The first thought most companies have when it comes to shaving costs is to attack the highest and most obvious source of recurring payments; total workers on the force. However, while this can be effective in circumstances which desperately call for downsizing, it can also counterproductive and even outright dangerous to entertain seriously.
Most important is the relationship between safety, speed, and cost. It bears repeating that no tactic or saving is worth entertaining if it endangers workers – even by a small amount – or compromises the safety protocols of the final product.
Hire for competence, rent for expertise
Hiring competent tradesmen, operators and construction workers with a diverse skill set will ensure your business is constantly manned with able-bodied workers who can excel at a range of disciplines. This has the added benefit of decreasing downtime between jobs due to the fluidity of skill sets.
Productivity comes from four areas: expertise, optimacy of operation, downtime reduction, and worker motivation. Hiring competent and diverse workers nips two of these in the bud (reducing their total downtime by making sure they can do multiple jobs, and making sure they’re expedient, which should be a byproduct of their training). Furthermore, trained personnel tend to be motivated personnel, due to the rigors inherent in progressing in their chosen field as well as diversifying. The only remaining task is for management to create an environment where their tools and resources are laid out in such a way for them to conduct operations efficiently.
There’s one important addendum to this: unless you’re a large enough construction company to be hiring a full staff of specialists for all possible occasions, you should consider the cost effectiveness of hiring contractors for any and all positions that might be cheaper per site than to have on staff.
Retention and motivation get results
Finally, don’t forget that motivation and satisfaction translates to results: motivated workers work 3.5 more days a year on average than unmotivated ones, retain 44% more information, produce 50% more, and have 50% less workplace accidents.
If you’re looking for ways to cut costs, efficient output is easily one of the most effective ways to begin. A motivated workforce can come from many directions; some people are motivated by sheer pay-grade – and if they’re motivated, producing better, and therefore earning more money, this should pay for itself in no time.
Others are motivated by the feeling of a team environment and a safe workplace, in which case making sure that there’s a strong bond between teammates is key. They sometimes seem hokey, but team building exercises or simply giving employees a shared area to eat or relax in can do wonders for team cohesion.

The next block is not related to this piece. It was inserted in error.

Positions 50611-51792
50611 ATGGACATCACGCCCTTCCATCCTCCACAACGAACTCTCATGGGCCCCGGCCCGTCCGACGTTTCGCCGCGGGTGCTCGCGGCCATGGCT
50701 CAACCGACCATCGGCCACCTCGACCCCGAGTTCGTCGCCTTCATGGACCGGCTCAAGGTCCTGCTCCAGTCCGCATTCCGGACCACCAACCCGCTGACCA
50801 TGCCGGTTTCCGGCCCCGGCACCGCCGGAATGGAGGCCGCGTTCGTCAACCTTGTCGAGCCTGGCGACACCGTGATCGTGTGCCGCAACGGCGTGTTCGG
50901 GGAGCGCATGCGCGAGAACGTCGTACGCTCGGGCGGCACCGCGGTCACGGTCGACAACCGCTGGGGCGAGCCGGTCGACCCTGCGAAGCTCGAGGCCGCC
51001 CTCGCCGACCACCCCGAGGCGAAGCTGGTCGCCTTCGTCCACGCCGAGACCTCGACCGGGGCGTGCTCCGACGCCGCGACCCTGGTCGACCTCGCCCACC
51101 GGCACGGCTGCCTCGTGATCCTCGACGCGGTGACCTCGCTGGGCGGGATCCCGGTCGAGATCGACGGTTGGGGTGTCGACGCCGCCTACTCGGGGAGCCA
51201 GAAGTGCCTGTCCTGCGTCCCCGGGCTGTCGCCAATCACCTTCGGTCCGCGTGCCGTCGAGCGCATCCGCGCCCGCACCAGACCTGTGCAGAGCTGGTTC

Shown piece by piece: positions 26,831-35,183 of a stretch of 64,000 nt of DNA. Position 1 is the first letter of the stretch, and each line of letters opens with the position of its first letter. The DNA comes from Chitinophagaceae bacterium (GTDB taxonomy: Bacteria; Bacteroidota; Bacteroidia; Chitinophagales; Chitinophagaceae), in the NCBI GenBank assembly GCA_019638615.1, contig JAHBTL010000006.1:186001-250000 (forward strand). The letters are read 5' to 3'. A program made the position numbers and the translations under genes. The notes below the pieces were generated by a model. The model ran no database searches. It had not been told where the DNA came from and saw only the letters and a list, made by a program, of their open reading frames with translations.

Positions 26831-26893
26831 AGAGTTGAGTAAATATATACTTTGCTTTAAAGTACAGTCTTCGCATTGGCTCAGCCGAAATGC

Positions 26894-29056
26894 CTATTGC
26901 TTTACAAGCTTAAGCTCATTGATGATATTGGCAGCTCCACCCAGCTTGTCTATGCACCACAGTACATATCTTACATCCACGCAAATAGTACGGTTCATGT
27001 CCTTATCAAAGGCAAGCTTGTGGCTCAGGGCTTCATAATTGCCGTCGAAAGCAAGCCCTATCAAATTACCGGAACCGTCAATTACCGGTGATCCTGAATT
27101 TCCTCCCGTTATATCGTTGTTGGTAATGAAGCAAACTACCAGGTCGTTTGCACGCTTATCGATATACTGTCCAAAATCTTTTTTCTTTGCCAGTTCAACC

The main facets of employee engagement, according to Dr. Scott Kimball of Loma Linda University, are that they:
- Use their talents every day;
- Consistently demonstrate high performance;
- Are naturally innovative and strive for efficiency;
- Intentionally build supportive relationships;
- Are clear about desired outcomes;
- Have emotional commitment to what they do;
- Display high energy and enthusiasm;
- Never run out of things to do and create positive things to act upon;
- Broaden what they do and build on it; and
- Commit to their work group, company and role in the organisation.
In order to maintain engaged workers, you and your management must strive to foster a workplace where this can be achieved. As mentioned earlier, different workers respond to different stimuli, and no jobsite is the same, but when it comes to labour costs there’s no better measure for effective output (and therefore reduced cost per man hour) than keeping people happy
Accidents in the workplace do happen, and while a trained and ready workforce with all adequate security and safety measures can do a huge amount to both dampen the frequency and effects, it’s a simple fact that gravity, machinery, heavy objects, and humans working in a single environment will eventually create a dangerous situation.
Due to the extremely hazardous materials and machinery ever-present within most job sites, the safety codes must be up to an impeccable level to accommodate any work done within grounds. Alongside this, each Australian state and territory has their own workers’ compensation legislation outlining the rights and responsibilities for both employer and employee in the event of an accident.
In the event of a serious claim, defined under legislation as “an accepted workers’ compensation claim for an incapacity that results in a total absence from work of one working week or more”, the employer is generally expected to remunerate at least in part for medical, rehabilitation, and lost wages as a result of the accident for the worker. In essence, it works as insurance for your workers that they’ll be able to continue working in a potentially hazardous scenario without fear that an accident will cost them their livelihood.
A failure to budget, prepare, and attempt in earnest to prevent a situation where a claim will occur can be a major, unexpected hiccup in the budgeting of any company looking to save costs. It’s a lot easier to lose 1% productivity from an employee than it is to risk their health and safety; even in the event of a minor injury, you’ll still need to find a replacement and cover any wages, and 7+ days of paid leave is worth a lot more than than 1%.